Soybean Growing Basics
A loose, well-drained loam is what soy-beans like best, but they do well in a wide range of soil conditions. Like most other vegetables, they prefer soil on the acidic side (pH from 5.8 to 7). These beans are a warm weather crop, and they should be planted at around the same time as corn. Soil and air temperatures of at least 55 to 60 degrees are needed for good germination.
Plant your seeds about 1 inch deep (or shallower if your soil tends to form a hard crust) in rows that are 1 to 2 feet apart. Seeds must be able to absorb enough moisture to germinate, so if soil is low in moisture or sandy, then plant twice as deep. Soybeans do well either in raised beds or in traditional rows. Although I space my soybeans 5 to 6 inches apart so there is enough distance to safely hoe between them, they are fine at even 2 inches apart. If you case a rototiller for weed control, it is most efficient to plant rows slightly snore than a rototiller's width apart.
As with other legumes, soybean roots host nodule-forming bacteria that can convert the nitrogen in the air to a plant-usable kind. If soybeans have not been grown in your soil before, it is a good idea to inoculate the seed with the proper strains of nitrogen-fixing bacteria, available at farm and garden stores or through seed catalogs.
It is important to weed in the early stage, as soybeans can be much slower to get going than the common weeds that love June weather. I usually hoe and hand weed two or three times before the soybean plants form a canopy that shades out competition. Reaching deep into the ground, soybeans have a fairly pronounced taproot that makes them quite drought-tolerant. The most important time to ensure adequate soil moisture is from flowering in early summer through pod formation. In the many years I've been growing soybeans, I've had no problems with pests or diseases. I do turn my crops under every year and wait several years before I grow them again in an area where they previously were planted.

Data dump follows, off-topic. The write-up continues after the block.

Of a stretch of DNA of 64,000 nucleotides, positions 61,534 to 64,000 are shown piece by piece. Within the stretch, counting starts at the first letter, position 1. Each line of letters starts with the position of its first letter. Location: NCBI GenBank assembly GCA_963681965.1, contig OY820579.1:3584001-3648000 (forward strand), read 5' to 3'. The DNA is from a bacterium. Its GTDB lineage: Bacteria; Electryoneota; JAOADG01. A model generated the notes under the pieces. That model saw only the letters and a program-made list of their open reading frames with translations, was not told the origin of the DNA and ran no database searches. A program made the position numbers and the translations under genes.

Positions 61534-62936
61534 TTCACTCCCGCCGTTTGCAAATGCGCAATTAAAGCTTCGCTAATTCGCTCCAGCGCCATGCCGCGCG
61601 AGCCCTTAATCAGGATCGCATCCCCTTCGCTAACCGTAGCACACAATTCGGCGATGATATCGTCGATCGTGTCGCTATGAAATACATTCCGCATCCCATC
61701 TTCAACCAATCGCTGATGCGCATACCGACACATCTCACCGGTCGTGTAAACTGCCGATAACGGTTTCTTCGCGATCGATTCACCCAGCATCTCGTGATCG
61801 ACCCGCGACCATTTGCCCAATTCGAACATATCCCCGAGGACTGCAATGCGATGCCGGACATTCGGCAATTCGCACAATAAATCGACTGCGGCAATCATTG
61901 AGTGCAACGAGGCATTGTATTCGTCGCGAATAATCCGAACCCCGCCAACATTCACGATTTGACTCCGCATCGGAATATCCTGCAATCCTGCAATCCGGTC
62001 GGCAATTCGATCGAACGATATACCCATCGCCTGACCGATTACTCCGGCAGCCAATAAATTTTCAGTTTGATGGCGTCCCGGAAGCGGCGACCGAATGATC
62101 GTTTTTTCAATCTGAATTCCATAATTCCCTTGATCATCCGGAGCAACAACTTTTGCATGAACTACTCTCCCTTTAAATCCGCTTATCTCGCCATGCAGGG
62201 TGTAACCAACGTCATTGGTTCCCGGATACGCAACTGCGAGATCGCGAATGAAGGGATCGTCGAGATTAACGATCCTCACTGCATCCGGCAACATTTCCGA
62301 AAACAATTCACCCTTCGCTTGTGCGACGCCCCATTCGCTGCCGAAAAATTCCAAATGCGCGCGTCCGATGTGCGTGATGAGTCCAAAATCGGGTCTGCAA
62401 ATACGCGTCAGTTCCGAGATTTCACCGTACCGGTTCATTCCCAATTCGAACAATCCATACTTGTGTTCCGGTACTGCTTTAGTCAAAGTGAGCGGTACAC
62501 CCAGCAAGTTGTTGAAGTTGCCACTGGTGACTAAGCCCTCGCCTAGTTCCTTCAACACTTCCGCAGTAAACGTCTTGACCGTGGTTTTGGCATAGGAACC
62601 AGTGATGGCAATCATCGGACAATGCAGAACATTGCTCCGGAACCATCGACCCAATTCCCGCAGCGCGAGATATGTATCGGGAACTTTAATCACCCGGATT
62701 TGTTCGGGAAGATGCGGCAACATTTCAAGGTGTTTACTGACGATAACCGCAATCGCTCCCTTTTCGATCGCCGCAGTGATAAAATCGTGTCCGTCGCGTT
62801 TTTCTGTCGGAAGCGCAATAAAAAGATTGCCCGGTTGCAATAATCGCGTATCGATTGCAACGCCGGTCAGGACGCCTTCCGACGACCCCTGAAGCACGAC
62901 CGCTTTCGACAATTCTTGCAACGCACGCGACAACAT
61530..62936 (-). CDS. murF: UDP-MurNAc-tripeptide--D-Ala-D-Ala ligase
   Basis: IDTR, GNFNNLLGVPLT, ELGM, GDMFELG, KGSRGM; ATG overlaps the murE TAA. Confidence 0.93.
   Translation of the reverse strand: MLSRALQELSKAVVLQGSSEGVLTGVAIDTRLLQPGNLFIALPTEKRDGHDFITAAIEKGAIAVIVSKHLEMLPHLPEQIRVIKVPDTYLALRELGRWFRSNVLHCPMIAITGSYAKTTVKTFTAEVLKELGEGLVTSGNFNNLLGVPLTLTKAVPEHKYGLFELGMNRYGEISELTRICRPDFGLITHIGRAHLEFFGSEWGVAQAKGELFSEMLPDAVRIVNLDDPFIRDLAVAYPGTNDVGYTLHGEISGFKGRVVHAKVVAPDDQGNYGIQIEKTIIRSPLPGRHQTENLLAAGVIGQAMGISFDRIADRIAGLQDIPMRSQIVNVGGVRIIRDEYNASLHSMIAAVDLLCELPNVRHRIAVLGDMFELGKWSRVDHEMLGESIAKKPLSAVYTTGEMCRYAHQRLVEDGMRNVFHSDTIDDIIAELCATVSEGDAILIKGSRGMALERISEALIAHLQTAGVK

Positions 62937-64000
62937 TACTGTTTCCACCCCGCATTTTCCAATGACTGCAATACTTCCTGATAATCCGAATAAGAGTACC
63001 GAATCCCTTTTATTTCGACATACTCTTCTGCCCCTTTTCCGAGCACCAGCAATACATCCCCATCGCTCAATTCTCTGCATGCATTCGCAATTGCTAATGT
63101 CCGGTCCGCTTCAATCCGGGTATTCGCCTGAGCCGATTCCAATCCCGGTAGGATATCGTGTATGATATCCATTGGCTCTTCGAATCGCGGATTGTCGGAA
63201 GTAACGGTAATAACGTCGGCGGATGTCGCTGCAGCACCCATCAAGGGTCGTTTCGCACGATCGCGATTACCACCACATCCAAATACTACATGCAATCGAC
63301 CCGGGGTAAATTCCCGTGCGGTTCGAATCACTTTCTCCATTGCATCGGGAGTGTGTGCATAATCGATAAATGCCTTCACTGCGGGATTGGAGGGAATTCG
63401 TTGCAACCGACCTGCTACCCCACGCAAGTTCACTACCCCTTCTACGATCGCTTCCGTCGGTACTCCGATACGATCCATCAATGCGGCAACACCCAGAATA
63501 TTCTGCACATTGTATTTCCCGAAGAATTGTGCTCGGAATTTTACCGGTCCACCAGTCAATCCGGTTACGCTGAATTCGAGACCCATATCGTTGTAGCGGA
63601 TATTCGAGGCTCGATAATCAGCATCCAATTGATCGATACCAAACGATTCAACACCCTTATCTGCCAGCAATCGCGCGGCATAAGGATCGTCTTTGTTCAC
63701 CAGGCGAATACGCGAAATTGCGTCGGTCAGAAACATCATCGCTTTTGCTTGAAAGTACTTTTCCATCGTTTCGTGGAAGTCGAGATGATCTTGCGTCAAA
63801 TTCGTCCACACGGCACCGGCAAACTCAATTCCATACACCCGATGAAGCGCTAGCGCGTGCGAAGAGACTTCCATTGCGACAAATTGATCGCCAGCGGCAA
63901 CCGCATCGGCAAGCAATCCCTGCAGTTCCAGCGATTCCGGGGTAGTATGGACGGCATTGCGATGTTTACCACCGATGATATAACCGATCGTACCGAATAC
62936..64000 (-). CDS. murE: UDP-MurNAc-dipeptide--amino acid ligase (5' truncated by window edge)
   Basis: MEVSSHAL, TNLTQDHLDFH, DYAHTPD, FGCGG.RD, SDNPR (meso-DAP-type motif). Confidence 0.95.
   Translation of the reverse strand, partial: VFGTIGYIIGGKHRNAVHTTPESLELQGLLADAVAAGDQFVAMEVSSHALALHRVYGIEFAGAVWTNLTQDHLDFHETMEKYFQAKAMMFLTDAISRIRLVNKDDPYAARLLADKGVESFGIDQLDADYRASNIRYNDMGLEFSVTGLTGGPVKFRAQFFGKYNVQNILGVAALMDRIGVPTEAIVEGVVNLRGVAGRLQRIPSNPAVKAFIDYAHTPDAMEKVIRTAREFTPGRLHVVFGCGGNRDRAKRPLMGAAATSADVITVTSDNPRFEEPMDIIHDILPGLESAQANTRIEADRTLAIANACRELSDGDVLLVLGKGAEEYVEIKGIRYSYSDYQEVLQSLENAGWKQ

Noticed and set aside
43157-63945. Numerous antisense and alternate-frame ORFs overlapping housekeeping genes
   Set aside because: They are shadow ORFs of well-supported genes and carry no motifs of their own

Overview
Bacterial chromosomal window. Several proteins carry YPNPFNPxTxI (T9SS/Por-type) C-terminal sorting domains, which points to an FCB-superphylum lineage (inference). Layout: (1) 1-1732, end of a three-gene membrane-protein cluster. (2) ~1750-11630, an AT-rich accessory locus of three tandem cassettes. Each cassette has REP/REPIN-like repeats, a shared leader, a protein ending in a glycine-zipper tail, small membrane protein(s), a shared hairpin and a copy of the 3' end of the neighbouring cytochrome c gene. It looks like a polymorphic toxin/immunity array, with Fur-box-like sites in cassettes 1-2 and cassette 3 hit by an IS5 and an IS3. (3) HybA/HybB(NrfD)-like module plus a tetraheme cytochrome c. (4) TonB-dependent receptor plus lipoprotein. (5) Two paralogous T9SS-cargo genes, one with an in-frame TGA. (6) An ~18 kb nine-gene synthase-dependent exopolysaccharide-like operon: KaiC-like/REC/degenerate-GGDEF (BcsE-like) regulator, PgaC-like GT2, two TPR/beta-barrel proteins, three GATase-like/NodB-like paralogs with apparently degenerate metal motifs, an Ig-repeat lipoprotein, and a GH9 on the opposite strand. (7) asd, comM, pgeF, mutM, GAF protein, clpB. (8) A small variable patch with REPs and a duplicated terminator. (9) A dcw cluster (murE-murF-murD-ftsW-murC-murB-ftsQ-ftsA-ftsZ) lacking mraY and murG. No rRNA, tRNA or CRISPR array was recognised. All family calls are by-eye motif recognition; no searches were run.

Soybeans are ready to harvest as dry beans when the leaves have fallen and the beans rattle in their pods. You can pick the pods individually, or they can be quickly stripped from the stalk with an up-ward motion of one hand. (Wear gloves, and hold the stalk lower down with your other hand.) I usually gather my harvest in large buckets.
Pods can be shelled one by one or rubbed apart by foot in a threshing box. To thresh by foot, the seeds must be dry enough that a fingernail can't make an indentation. Chaff can be removed with suitable screening or blown away with a fan or hair dryer. I use a small air compressor with a blow-nozzle attachment. I always leave my seeds on screens in the sunlight for an extra day or two to ensure maximum drying. Yields aren't as high as for other beans, but soybeans are a much more substantial food. A 100-foot row will fill a 1-gallon jar with about 8 pounds of soybeans. Intensive raised beds can yield almost 4 pounds per 36 feet. Soybean varieties don't cross readily, so saving your own seed for next year is easy — just don't eat all you harvest.
Homegrown soybeans need about 60 to 90 minutes of simmering after an overnight soaking to be cooked al dente. Most commercial beans will need at least twice that long. Soybeans can be substituted for other dried beans in many recipes. They are more filling than pintos or kidneys because they are higher in both protein and oil. For this reason, when substituting soybeans for other legumes you can reduce the required amount by about one-third.
This article was adapted from The Whole Organic Food Book by Dan Jason. To order, see MOTHER's Bookshelf on page 116 in this issue.
Soybean Seed Sources
Abundant Life Seed Foundation
Port Townsend, WA
Salt Spring Seeds
Salt Spring Island, B.C.
V8K 2W1 Canada